Night By Elie Wiesel Literary Analysis

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The memoir Night written by Holocaust survivor Eliezer Wiesel is a recollection of the Holocaust. In the memoir Eliezer describes his experience during the height of the Holocaust near the end of the second World War. A time of concentration camps and prejudice on Jews from the Germans/Nazis. In Eliezer’s memoir he uses literary devices to help bring his experience to life for the audience. Using similes, metaphors, irony, symbolism, imagery, and so much more. He gives the audience an experience like no other. Literary devices help show how the Jews of Sighet are in denial of the Nazis threat. The author uses irony, metaphors, and similes to help give the audience something to relate too, what the Jews of Sighet are going through. To help…show more content…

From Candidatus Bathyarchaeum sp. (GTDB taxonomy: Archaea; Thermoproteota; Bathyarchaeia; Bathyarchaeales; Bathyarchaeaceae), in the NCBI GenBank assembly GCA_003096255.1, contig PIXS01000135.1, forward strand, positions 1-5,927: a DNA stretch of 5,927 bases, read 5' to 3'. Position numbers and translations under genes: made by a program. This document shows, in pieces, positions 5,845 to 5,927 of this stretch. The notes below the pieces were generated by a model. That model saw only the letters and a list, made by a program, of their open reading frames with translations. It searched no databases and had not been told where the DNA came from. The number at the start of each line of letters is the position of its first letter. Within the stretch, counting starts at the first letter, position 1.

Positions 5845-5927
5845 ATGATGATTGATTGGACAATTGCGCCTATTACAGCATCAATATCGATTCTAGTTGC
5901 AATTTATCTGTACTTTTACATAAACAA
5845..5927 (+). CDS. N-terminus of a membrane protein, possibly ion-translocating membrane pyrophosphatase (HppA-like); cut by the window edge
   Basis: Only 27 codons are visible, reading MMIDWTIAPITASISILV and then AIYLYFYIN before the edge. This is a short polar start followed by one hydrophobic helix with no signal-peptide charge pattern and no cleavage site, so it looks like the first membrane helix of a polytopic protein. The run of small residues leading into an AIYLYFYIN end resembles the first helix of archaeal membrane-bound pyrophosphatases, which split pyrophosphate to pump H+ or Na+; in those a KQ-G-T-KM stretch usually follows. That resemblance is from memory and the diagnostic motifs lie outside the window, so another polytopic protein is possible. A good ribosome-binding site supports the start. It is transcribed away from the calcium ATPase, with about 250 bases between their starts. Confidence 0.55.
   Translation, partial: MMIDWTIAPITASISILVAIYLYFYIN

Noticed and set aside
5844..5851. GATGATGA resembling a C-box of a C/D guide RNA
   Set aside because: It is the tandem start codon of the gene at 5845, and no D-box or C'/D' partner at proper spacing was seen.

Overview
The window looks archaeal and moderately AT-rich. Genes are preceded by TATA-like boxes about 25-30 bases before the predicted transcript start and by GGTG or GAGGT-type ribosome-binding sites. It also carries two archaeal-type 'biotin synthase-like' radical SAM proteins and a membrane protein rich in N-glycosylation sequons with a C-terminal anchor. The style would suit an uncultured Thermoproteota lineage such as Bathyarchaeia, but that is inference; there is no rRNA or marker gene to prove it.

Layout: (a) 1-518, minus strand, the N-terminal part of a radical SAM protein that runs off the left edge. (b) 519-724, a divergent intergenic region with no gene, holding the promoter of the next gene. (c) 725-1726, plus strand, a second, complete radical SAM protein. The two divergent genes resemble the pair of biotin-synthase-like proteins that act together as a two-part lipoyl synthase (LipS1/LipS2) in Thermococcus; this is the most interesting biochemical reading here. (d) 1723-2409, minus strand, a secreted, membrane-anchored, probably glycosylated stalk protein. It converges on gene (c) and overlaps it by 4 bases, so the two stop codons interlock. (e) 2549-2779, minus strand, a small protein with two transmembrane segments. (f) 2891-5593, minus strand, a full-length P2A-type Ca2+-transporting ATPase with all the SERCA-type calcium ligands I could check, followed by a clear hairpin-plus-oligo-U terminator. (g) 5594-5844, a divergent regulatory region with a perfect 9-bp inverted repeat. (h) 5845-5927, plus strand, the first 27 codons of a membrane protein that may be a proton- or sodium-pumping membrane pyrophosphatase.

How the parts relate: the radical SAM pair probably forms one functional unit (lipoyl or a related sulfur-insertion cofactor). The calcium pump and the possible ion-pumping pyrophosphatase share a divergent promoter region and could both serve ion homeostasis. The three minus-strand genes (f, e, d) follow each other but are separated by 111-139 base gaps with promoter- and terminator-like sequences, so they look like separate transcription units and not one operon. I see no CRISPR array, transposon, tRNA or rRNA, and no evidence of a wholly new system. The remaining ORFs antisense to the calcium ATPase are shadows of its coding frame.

The author does this by showing the reader how the prisoners will not accept what they are given. That they will fight till the end, even when all odds are stacked against them to die. For example on page 76, “Father get up from here! Immediately! You're killing yourself…” This is an example of imagery. This is because the way Elie is yelling at his father can in a sense be heard by the audience as shown by the exclamation marks. The quote shows how Elie made a choice to save his father and not accept that his father was to die. Another example is on page 83, “ We thought only of that. Not of revenge, not of our families. Nothing but bread...there was still no one who thought of revenge.” This is an example of irony. This is because the reader would believe the first thought the Jews would have would be revenge for the loved ones they lost, but however bread was there first thought and concern. The quote shows how the prisoners choose to not give the Nazis any more power. To not let the Nazis feel the satisfaction that they had gotten to the Jews. The prisoners would not accept the thought of revenge. The prisoners only desire was to eat and feel as though they once did. The prisoners choose to live and fight till the end, shown by the literary

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